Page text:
News / USA

Democrats Say African American Voters Key to November Election

Volunteers get organized as they work to get out the vote in Balitmore, MD, Oct 2010
Volunteers get organized as they work to get out the vote in Balitmore, MD, Oct 2010

Multimedia

Recent public opinion polls of likely U.S. voters suggest the Republican Party will replace the Democratic Party as the majority party in both houses of Congress following the mid-term election on 2 Nov. Republicans also expect major gains in state and local elections.

In an attempt to avoid defeat, Democratic Party candidates are trying to rally their supporters, including a loyal base of African American voters. Volunteers are on a mission to get African American voters to the polls in Baltimore, Maryland. They are canvassing this neighborhood and others across the mid-Atlantic state of Maryland during the early voting period ahead of the actual election day.

Keith Haynes is running for his third term as a Maryland state lawmaker. Besides campaigning, he wants people to get excited about the election. "We are actually encouraging people to get out and vote now. So if he's in town he can take advantage of early voting today."

Haynes also said, "During the primary election a few weeks ago, we had one of the lowest voter turnouts that we have had in the state of Maryland and we are trying to boost those number up for the general election."

Organizers says these 'get out the vote' drives are important because studies indicate that turnout among black voters for midterm elections is often a third lower than in presidential election years. Melanie Campbell is president of the National Coalition on Black Civic Participation and she said, "I think it takes all of us getting involved and it takes the voter. It takes the community to realize this is a very important election and staying at home is not a good option."  

As head of the party, President Barack Obama is trying to help Democrats win on election day and prevent opposition Republicans from capturing enough seats to take control of Congress. "Don't ever let anybody tell you this fight isn't worth it."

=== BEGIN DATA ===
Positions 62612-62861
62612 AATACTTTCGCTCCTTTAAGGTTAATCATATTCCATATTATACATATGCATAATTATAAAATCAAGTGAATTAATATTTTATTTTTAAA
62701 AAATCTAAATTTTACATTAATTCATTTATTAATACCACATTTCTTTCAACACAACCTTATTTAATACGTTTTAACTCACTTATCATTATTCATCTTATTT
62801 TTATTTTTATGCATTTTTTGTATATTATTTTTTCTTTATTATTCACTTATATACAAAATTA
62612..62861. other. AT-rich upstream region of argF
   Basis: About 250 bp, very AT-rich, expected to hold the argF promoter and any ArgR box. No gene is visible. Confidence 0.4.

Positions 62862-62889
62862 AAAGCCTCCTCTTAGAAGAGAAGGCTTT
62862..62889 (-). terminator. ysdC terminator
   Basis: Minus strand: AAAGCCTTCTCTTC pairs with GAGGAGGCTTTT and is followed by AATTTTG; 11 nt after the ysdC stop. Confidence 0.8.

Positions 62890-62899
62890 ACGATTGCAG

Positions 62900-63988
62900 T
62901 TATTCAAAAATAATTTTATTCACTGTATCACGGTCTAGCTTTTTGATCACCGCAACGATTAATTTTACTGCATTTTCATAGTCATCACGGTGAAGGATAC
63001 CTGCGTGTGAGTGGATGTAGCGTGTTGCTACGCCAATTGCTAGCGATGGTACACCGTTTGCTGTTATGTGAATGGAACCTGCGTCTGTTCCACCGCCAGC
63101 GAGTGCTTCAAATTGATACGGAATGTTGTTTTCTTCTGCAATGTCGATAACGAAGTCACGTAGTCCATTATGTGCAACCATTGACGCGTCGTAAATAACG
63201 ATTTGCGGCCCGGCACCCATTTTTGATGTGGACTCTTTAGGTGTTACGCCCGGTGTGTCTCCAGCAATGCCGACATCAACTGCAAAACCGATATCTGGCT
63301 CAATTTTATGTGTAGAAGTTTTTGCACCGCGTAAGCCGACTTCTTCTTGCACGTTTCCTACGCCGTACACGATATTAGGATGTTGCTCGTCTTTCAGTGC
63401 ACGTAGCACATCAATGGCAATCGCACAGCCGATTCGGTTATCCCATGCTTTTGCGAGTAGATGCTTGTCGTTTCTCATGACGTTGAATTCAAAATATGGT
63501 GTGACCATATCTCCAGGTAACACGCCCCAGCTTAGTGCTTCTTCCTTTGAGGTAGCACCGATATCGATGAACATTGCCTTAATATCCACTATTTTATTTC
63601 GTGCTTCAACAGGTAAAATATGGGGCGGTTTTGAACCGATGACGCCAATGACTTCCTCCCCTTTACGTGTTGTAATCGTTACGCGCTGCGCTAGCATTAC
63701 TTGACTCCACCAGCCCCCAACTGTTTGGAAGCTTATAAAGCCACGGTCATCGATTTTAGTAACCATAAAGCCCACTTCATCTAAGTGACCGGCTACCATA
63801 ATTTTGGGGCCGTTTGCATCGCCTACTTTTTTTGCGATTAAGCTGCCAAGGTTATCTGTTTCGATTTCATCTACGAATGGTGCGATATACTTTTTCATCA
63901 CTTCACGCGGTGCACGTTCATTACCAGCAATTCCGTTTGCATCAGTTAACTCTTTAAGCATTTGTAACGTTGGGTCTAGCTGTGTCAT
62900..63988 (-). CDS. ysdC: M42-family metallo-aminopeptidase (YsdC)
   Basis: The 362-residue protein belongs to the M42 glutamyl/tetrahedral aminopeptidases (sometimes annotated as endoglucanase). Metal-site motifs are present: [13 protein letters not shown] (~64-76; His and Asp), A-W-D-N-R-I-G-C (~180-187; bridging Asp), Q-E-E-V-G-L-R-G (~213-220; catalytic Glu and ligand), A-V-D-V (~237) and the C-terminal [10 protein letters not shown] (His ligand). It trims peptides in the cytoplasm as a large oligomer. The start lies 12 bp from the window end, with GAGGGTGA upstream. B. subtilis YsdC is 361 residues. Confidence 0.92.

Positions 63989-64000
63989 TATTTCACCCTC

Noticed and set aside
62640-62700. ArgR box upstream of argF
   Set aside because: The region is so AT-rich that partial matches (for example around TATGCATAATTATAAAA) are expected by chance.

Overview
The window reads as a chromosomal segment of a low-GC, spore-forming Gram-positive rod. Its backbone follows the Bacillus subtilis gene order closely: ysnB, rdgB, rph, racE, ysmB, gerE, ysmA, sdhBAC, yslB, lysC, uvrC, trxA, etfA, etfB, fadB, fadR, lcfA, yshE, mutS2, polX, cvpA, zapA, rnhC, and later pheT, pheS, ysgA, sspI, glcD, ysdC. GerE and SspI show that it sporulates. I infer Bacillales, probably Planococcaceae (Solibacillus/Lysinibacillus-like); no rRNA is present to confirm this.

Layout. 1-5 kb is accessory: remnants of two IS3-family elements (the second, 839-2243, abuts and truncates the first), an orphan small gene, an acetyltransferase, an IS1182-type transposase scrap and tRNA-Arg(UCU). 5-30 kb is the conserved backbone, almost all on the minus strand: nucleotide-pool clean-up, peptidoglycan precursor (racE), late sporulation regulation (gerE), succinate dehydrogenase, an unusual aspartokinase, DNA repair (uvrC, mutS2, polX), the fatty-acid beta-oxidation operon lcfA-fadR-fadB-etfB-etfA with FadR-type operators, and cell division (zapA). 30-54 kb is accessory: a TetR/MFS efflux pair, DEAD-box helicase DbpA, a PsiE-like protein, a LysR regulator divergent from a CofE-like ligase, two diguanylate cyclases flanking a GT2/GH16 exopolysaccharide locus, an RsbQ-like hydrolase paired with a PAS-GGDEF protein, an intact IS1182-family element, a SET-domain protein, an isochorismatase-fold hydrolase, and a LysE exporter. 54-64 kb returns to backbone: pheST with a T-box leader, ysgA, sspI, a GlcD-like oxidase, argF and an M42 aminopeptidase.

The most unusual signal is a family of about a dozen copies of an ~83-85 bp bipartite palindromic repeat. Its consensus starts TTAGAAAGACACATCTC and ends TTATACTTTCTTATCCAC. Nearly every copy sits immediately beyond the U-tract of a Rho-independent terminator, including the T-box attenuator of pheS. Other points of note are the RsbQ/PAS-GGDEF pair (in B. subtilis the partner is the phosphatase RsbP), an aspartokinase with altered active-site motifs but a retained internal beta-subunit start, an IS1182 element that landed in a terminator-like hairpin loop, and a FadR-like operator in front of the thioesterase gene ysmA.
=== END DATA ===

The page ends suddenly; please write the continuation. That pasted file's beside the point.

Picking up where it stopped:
David Bositis is an analyst with The Joint Center for Political and Economic Studies in Washington. He said high black voter turnout in key races, especially in southern states, could make it difficult for Republicans to win a majority of seats needed to regain control of Congress.

"If black voters turn out, the Democrats' prospects are going to be a lot better than if African Americans do not turn out," said Bositis. "When there's little or no gap between black or white turnout, it usually bodes well for the Democratic Party. When there is a large gap between black and white turnout, it usually bodes well for the Republican Party."

In order to counter Republican challenges, the Democrats are spending more than $2 million on mobilizing black voters across the country. Keith Haynes says he is targeting those who have not voted in several years.  "We want to try to get those individuals who are registered and have a history of voting, but who may have not voted in the last few elections, to energize them to get that energy behind them to go out and cast their vote. But we are emphasizing that their vote does count."

The Census Bureau says black voter turnout in 2008 was slightly larger than white turnout for the first time ever. Fearing a sharp drop off this year, these volunteers say they will keep up their efforts to get blacks to the polls.  



You May Like

Yemen Brings US, Iran Closer to Naval Face-off

US sending two more ships to waters off coast of Yemen to take part in 'maritime security operations' More